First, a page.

Question: I recently sold some property and at the closing was charged over $2,000.00 for deed stamps. What are deed stamps and why do I have to pay them?
Answer: Deed stamps are not sold by the post office. Deed stamps are tax by the State of Florida on real estate. In days gone by, the tax was evidenced by affixing stamps to the deed. Today, stamps are not placed on the deed but the tax must still be paid at the time the deed is recorded.
The tax is most significant, because Florida has no personal income tax. By Statutes, but the interest in real property is transferred by deed or similar document, the purchaser or any other person by his or her direction must pay a tax of $.70 on each. While the statute makes payment the purchaser's obligation (with the assumption that the purchaser will record the deed) the seller can be held responsible for payment by the sale contract. Customer in Collier County, which is incorporated in our local sales contract, calls for the seller to pay the documentary stamp tax. This underscores the importance of understanding all terms of a contract before you sign. Nobody wants to be surprised with a big bill for documentary stamp tax. That is especially true in this market, when many sellers are selling for less than what they brought for it.
Even if you know there is a documentary stamp tax on deeds, other surprises lurk in the statutes that can lead to unnecessary expense, absent proper planning. The statutes requires tax be based upon full consideration for the conveyance. For purposes of the statute, consideration in includes money paid, discharge of an obligation, mortgage to the seller, mortgage which is not paid off and remains on the property and other property or assets given in trade. That means the tax is based on more than really cash to seller.
One of the biggest areas of the surprise is deeds between husband and wife. It is not usual for one spouse to apply for financing and take title to keep things simple. After closing, that spouse conveys to both spouses so that if one dies, the other one will own the property. Although the transfer is a gift, the statute mandates documentary tax be paid as if the acquiring spouse paid one-half of the mortgage. Assuming if a $500,000.00 mortgage, that means the spouse will be pay documentary tax of $1,750.00. That is probably a lot more than they except to pay for a simple deed. And, if they decided that it would be better for the property to be owned by the spouse who is not on title, the tax is based on the full amount of mortgage. In our example, that would mean a tax of $3,500. This large penalty on conveyance between spouses could have been avoided with proper pre closing planning.
A gift of property that does not have mortgage against it is not charged documentary tax, neither are governmental entities.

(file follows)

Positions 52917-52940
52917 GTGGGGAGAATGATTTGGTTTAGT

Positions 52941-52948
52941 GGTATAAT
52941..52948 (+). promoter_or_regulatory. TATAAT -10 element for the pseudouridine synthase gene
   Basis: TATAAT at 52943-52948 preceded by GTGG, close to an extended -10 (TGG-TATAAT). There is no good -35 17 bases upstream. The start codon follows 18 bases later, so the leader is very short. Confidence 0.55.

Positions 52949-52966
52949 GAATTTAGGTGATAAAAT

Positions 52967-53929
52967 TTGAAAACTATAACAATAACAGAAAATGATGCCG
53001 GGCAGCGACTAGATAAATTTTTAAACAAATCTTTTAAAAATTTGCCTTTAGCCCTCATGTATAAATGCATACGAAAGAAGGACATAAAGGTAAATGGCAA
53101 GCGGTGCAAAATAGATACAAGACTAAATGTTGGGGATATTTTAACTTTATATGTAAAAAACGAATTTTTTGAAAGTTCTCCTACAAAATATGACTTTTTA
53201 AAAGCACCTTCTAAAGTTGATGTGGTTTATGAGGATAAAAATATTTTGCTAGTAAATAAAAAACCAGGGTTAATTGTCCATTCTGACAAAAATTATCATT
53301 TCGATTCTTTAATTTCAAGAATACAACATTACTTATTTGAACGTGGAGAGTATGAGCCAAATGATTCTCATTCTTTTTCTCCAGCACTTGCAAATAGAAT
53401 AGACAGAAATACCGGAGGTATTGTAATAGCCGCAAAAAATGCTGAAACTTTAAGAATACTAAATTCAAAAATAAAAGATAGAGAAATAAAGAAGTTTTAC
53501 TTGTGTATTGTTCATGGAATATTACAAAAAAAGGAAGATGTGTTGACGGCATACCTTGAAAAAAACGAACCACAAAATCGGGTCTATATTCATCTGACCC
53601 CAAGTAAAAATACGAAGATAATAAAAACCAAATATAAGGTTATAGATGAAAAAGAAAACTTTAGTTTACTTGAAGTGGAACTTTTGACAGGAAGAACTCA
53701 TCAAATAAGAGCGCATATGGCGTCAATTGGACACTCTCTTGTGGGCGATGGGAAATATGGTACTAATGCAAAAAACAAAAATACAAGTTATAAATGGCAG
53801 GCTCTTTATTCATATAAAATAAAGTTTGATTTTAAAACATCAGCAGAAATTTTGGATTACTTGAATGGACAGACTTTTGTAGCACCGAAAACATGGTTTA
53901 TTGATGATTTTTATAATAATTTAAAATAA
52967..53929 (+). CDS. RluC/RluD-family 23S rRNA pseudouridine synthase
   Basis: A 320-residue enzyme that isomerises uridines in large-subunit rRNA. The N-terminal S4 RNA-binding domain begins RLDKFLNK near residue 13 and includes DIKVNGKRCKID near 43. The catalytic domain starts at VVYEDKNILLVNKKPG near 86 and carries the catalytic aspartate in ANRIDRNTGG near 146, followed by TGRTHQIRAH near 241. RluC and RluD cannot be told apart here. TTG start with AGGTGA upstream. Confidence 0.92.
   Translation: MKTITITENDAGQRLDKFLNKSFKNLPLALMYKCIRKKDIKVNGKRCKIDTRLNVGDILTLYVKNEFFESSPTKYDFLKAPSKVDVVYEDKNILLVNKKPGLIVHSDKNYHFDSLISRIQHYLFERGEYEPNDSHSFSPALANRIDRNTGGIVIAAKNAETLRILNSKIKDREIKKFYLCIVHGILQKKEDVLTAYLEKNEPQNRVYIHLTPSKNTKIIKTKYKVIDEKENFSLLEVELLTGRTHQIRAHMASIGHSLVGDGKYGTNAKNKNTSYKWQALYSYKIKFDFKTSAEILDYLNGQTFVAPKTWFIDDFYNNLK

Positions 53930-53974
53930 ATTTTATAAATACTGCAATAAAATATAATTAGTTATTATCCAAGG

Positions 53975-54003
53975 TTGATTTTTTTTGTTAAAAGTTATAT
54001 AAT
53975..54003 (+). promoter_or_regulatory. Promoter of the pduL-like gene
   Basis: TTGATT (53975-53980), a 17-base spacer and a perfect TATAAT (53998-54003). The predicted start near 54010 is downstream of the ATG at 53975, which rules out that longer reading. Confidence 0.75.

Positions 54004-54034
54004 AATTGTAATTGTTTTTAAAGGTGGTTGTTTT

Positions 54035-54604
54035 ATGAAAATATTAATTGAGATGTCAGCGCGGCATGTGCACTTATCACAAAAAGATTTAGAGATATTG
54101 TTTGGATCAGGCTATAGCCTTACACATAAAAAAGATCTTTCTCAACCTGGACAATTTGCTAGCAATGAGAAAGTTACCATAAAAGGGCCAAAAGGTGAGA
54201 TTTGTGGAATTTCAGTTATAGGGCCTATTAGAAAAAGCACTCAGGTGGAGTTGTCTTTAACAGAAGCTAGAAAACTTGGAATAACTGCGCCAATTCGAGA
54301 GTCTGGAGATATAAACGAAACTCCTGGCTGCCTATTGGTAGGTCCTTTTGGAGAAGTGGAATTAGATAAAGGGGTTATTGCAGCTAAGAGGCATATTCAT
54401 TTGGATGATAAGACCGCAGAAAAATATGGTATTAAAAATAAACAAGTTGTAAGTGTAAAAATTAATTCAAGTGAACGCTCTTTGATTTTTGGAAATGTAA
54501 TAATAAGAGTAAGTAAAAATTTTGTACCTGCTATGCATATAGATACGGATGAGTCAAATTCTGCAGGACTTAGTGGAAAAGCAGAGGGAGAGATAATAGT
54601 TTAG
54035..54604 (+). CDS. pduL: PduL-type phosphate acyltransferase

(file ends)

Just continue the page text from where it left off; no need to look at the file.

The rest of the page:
However, the statute makes any non-exempt party on a conveyance with government entity responsible for the tax. Adding insult to injury, when a mortgagor deeds property to the bank in satisfaction of a mortgage and lured for foreclosure, the tax is based upon the balance remaining due on the mortgage.
There are some exemptions, one of which may be surprising. A short sale occurs when a borrower sells property and mortgage holder agrees to accept the proceeds of sale in satisfaction of the mortgage. That can leave hundreds of thousands of dollars of unpaid debt and under the documentary tax statute, all of that would be included as considered. In 2010, the legislature amended Florida statutes to exclude the unpaid balance of the debt that is forgiven and released by a mortgage holder in a short sale from the consideration on which the documentary tax is paid.
Other conveyances are also exempt from tax. When a property owner creates a revocable living trust and transfers to his or her trust, the conveyance is exempt from tax as long as the beneficial interest in the trust is the same as the pre-transfer ownership, even if the property has a mortgage. A distributive deed from a personal representative in probate is not taxable unless the recipient is getting a bigger share of the realty than he or she is entitled under the will. In that case, the excess value is subject to the tax. If you buy property at a foreclosure sale, the certificate of title issued by the Clerk of Courts is subjected to the tax. However, the tax is based only on what is paid for the property at foreclosure sale and not the amount of the mortgage that was foreclosed.
Transfers from partnerships, corporations, or limited liability companies can be exempt from the tax if the company is not paid for the transfer, the property does not have a mortgage and the recipient takes ownership in the same percentage as entity. The Department of Revenue like to look at these transfers and any slip can result in a significant tax, plus penalties and interest. That transfers can be especially tricky when there are debts, mortgages or other delaniigns between all parties.
Florida's Department of Revenues is aggressive in collecting taxes due on real estate transfers. The tax is significant. Anyone involved in a real estate transaction should want to avoid payment. The time to worry about the tax is at the beginning of any involvement in real estate acquisition or transfer. That means, retain an attorney before proceeding, rather than after the Department sends you notice that payment is due.